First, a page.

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dc.contributor.authorKARAGIANNIS, Yannis
dc.identifier.citationFlorence, European University Institute, 2007
dc.descriptionDefence date: 21 December 2007
dc.descriptionExamining board: Prof. Adrienne Héritier (EUI)(Supervisor) ; Prof. Christian Joerges (EUI, Law Department) ; Prof. Jacint Jordana (Universitat Pompeu Fabra, Barcelona) ; Prof. Hussein Kassim (Birkbeck College, University of London)
dc.description.abstractOne characteristic of European competition policy is its complex governance structure. On the one hand, the European competition regulator has always enjoyed a high degree of formal autonomy from national governments. On the other hand, that regulator has always been embedded in a multi-task and collegial organisation that mirrors intergovernmental politics. Although the literature has often disapprovingly noted this complexity, it has not been explained. Part I elaborates on the theoretical lens for understanding the governance structures of EC competition policy. Despite the prominence of principal-agent models, transaction cost economics seems to offer a more promising venue. The assumption that Member States maximise their total expected gains and postpone excessive bargaining costs leads to the following hypothesis: the greater the preference heterogeneity (homogeneity) between Member States, the higher (lower) the asset-specific investments involved, hence the higher (lower) the risk of post-contractual hold-ups, and hence the more (less) integrated the governance structures created to sustain future transactions. Alternatively, this logic leads to a deterministic hypothesis about the sufficiency of preference heterogeneities for the production of complex governance structures. Part II examines this deterministic hypothesis. Using various sources, and conducting both within- and comparative case- studies, it analyses three important cases: the negotiations of the Treaty of Paris (1951), of the Treaty of Rome (1957), and of the two implementing Council Regulations (1962 and 2003). The evidence shows that (a) the relevant actors do reason in terms of transaction cost-economising, and (b) in the presence of preference heterogeneity, actors create complex governance structures. Nevertheless, it is also found that (c) the transaction cost-economising logic is not as compelling as it may be in private market settings, as bargaining costs are not systematically postponed to the post-contractual stage, and (d) the transaction costs between Member States are not the only relevant costs.en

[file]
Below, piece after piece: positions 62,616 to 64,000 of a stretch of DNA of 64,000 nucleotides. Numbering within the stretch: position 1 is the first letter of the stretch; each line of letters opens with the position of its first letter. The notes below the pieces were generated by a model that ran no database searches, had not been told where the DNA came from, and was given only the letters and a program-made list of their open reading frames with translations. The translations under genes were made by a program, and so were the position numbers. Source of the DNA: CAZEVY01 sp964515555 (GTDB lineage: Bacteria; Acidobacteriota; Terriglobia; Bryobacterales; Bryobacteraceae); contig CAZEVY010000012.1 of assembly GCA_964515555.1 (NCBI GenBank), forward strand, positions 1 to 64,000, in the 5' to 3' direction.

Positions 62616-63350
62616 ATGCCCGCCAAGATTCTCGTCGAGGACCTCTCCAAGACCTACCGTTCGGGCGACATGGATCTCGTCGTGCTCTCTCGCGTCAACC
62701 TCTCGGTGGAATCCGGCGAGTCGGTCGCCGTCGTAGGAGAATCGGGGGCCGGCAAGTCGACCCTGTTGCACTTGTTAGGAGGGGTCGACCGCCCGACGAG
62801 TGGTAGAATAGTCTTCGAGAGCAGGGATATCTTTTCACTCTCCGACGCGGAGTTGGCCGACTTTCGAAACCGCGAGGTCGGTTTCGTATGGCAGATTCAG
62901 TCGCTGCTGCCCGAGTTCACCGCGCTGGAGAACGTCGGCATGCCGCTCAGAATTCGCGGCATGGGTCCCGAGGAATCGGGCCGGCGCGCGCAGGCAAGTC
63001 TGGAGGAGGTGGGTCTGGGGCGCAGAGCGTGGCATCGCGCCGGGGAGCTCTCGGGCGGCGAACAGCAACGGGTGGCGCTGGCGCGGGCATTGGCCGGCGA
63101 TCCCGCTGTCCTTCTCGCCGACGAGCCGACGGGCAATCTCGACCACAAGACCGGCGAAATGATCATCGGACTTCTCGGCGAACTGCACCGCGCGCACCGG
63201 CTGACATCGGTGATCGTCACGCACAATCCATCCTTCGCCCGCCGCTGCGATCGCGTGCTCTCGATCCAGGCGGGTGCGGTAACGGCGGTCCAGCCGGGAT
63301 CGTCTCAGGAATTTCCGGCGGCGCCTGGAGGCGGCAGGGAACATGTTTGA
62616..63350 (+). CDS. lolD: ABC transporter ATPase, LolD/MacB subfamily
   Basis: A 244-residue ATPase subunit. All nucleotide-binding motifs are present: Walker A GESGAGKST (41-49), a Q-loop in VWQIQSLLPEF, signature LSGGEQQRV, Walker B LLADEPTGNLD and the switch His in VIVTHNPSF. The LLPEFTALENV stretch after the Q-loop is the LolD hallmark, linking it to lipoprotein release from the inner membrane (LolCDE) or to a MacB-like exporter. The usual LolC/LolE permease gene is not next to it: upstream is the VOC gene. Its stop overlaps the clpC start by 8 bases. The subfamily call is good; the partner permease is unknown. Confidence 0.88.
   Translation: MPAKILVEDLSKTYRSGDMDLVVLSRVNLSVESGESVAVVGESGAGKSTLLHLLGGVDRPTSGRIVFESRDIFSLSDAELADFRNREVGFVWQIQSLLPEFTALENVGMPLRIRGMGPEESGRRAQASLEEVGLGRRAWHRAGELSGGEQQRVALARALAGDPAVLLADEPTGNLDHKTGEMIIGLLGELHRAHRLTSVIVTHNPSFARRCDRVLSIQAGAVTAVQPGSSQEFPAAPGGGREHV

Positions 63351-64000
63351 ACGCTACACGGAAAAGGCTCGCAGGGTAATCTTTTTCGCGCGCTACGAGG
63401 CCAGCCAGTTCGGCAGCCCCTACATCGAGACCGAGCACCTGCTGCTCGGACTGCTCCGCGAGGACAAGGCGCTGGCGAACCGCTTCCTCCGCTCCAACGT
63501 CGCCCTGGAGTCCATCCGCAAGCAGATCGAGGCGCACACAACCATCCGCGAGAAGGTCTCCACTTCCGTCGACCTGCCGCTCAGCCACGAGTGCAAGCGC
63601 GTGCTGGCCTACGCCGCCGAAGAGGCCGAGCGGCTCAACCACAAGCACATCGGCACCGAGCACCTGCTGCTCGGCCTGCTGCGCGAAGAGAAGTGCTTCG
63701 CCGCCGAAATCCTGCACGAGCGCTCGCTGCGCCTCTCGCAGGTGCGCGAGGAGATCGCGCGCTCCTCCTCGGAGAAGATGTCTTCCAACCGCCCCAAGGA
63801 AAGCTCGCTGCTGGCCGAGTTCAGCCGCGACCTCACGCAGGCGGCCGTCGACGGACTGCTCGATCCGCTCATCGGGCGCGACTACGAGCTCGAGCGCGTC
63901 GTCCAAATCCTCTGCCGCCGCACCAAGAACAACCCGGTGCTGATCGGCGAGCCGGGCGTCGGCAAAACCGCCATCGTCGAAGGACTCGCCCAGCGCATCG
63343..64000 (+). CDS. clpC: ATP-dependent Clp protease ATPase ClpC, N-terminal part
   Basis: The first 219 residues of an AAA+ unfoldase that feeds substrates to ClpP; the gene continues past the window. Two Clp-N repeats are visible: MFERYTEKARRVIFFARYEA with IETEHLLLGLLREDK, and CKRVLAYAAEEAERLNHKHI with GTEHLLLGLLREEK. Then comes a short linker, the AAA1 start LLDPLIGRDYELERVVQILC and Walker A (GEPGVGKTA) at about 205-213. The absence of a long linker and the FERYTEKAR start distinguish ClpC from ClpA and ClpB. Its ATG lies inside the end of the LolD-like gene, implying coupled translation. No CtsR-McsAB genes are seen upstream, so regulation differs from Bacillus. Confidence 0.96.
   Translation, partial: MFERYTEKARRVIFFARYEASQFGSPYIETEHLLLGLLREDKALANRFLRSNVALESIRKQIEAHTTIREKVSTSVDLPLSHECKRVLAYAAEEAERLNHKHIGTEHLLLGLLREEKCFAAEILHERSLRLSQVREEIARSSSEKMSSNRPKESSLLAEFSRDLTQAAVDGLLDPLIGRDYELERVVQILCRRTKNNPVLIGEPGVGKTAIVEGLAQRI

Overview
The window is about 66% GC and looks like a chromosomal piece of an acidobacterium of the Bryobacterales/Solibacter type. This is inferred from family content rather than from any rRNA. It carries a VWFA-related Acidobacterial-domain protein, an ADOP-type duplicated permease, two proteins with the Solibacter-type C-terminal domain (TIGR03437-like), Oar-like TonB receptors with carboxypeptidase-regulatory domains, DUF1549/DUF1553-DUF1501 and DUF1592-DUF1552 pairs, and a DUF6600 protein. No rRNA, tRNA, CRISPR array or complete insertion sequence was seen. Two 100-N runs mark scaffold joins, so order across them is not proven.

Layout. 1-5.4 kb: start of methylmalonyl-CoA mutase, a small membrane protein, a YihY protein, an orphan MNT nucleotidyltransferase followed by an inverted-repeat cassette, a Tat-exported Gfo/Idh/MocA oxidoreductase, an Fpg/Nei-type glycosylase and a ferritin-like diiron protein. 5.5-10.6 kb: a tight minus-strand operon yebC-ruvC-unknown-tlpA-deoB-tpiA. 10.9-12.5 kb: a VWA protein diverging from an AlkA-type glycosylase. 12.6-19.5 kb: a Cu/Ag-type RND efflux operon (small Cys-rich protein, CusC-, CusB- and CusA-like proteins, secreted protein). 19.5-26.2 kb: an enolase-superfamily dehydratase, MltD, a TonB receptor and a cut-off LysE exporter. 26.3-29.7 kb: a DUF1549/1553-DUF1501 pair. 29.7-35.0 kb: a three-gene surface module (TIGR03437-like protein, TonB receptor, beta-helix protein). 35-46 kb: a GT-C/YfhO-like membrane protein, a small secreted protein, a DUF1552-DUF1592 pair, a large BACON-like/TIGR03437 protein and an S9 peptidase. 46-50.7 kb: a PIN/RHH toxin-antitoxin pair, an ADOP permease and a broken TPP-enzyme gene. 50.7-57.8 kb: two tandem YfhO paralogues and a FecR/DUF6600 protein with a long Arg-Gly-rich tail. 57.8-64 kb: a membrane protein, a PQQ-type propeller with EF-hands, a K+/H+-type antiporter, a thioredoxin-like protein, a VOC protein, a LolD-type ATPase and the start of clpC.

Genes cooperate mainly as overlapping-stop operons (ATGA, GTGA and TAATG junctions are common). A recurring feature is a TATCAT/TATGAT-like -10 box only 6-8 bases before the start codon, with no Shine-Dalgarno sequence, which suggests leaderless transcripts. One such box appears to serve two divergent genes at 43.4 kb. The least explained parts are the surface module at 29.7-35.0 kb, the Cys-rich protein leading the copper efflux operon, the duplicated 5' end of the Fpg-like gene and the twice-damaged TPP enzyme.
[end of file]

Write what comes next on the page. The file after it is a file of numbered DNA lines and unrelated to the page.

dc.relation.ispartofseriesEUI PhD thesesen
dc.relation.ispartofseriesDepartment of Political and Social Sciencesen
dc.subjectAntitrust lawen
dc.subjectEuropean Union countriesen
dc.subjectGovernment policyen
dc.subjectEuropean Union countriesen
dc.subject.lcshAntitrust law -- European Union countries
dc.subject.lcshCompetition -- Government policy -- European Union countries
dc.titlePreference heterogeneity and equilibrium institutions: The case of European competition policyen

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